Fons Van Der Plas, Ruth A. Howison, Nokukhanya Mpanza, Joris P. G. M. Cromsigt & Han Olff
Grazing ungulates play a key role in many ecosystems worldwide and can form diverse assemblages, such as in African savannahs. In many of these ecosystems, present-day ungulate communities are impoverished subsets of once diverse assemblages. While we know that excluding all ungulates from grasslands can exert major effects on both the structure and composition of the vegetation, how different individual ungulate species may have contrasting effects on grassland communities remains poorly understood. Here, we performed...

Data from: Heritable variation in maternally-derived yolk androgens, thyroid hormones and immune factors

Suvi Ruuskanen, Phillip Gienapp, Ton G.G Groothuis, Sonja V. Schaper, Veerle M. Darras, Cheyenne Pereira, Bonnie De Vries & Marcel E. Visser
Maternal reproductive investment can critically influence offspring phenotype, and thus these maternal effects are expected to be under strong natural selection. Knowledge on the extent of heritable variation in the physiological mechanisms underlying maternal effects is however limited. In birds, resource allocation to eggs is a key mechanism for mothers to affect their offspring and different components of the egg may or may not be independently adjusted. We studied the heritability of egg components and...

Data from: Phylogeographic differentiation versus transcriptomic adaptation to warm temperatures in Zostera marina, a globally important seagrass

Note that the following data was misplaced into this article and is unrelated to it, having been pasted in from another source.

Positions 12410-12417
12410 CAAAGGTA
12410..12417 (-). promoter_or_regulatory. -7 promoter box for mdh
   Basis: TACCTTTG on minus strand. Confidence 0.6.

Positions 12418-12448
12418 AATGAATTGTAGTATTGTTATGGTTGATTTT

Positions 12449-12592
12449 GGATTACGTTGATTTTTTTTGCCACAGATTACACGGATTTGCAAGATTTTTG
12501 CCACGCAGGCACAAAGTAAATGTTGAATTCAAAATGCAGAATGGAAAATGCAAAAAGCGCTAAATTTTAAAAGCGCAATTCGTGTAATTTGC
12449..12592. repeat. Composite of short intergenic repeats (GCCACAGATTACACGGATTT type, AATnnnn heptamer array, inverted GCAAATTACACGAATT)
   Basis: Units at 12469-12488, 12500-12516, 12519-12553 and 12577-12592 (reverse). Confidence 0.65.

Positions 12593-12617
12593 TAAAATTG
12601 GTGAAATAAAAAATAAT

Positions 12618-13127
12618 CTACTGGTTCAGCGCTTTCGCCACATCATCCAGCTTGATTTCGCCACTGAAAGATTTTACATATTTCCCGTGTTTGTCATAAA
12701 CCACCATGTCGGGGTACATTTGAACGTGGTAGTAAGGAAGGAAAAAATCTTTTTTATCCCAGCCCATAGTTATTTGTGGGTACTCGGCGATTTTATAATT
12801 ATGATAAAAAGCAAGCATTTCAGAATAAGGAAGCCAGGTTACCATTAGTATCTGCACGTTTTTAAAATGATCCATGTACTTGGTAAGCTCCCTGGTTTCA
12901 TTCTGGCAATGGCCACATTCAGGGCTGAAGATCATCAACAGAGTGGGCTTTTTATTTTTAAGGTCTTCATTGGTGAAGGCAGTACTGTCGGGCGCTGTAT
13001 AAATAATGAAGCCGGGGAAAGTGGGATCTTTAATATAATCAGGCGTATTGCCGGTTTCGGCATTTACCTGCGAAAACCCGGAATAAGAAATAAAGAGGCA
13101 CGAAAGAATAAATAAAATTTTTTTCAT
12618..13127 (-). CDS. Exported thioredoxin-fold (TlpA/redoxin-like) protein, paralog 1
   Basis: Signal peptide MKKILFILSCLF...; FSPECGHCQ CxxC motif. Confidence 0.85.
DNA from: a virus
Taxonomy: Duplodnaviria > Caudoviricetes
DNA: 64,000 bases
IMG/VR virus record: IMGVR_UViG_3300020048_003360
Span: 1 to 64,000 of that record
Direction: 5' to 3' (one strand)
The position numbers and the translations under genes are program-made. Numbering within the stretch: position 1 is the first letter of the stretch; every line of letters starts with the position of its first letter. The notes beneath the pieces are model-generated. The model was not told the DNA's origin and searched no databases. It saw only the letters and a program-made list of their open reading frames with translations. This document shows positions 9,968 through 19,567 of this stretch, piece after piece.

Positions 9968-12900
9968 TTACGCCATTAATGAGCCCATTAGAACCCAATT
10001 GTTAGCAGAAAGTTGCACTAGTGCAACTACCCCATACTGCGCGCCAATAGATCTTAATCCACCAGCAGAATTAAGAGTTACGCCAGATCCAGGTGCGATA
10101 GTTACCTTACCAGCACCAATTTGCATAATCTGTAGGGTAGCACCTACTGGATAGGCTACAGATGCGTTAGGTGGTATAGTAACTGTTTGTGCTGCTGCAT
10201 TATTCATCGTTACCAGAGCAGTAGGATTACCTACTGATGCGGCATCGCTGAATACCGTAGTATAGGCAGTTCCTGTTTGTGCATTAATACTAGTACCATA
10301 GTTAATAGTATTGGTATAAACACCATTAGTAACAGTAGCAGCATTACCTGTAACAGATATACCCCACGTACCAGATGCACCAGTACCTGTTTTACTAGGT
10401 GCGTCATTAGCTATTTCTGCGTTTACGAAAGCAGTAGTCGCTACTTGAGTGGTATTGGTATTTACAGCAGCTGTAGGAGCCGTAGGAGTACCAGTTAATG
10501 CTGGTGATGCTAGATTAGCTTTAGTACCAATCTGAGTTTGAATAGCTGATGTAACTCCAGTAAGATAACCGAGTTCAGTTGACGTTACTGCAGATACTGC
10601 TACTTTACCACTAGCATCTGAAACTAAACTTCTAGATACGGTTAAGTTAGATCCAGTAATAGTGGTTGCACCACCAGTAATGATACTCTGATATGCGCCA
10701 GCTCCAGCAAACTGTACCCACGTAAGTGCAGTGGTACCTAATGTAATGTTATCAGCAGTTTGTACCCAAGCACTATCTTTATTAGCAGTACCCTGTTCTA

Alexander Jueterbock, Susanne U. Franssen, Nina Bergmann, Jenny Gu, James A. Coyer, Thorsten B. H. Reusch, Erich Bornberg-Bauer & Jeanine L. Olsen
Populations distributed across a broad thermal cline are instrumental in addressing adaptation to increasing temperatures under global warming. Using a space-for-time substitution design, we tested for parallel adaptation to warm temperatures along two independent thermal clines in Zostera marina, the most widely distributed seagrass in the temperate Northern Hemisphere. A North–South pair of populations was sampled along the European and North American coasts and exposed to a simulated heatwave in a common-garden mesocosm. Transcriptomic responses...

Registration Year

  • 2016

Resource Types

  • Dataset


  • University of Groningen
  • VU University Amsterdam
  • Utrecht University
  • University of Bern
  • University of East Anglia
  • University of Oxford
  • University of Gdańsk
  • Aarhus University
  • Nederlands Instituut voor Ecologie
  • Royal Netherlands Institute for Sea Research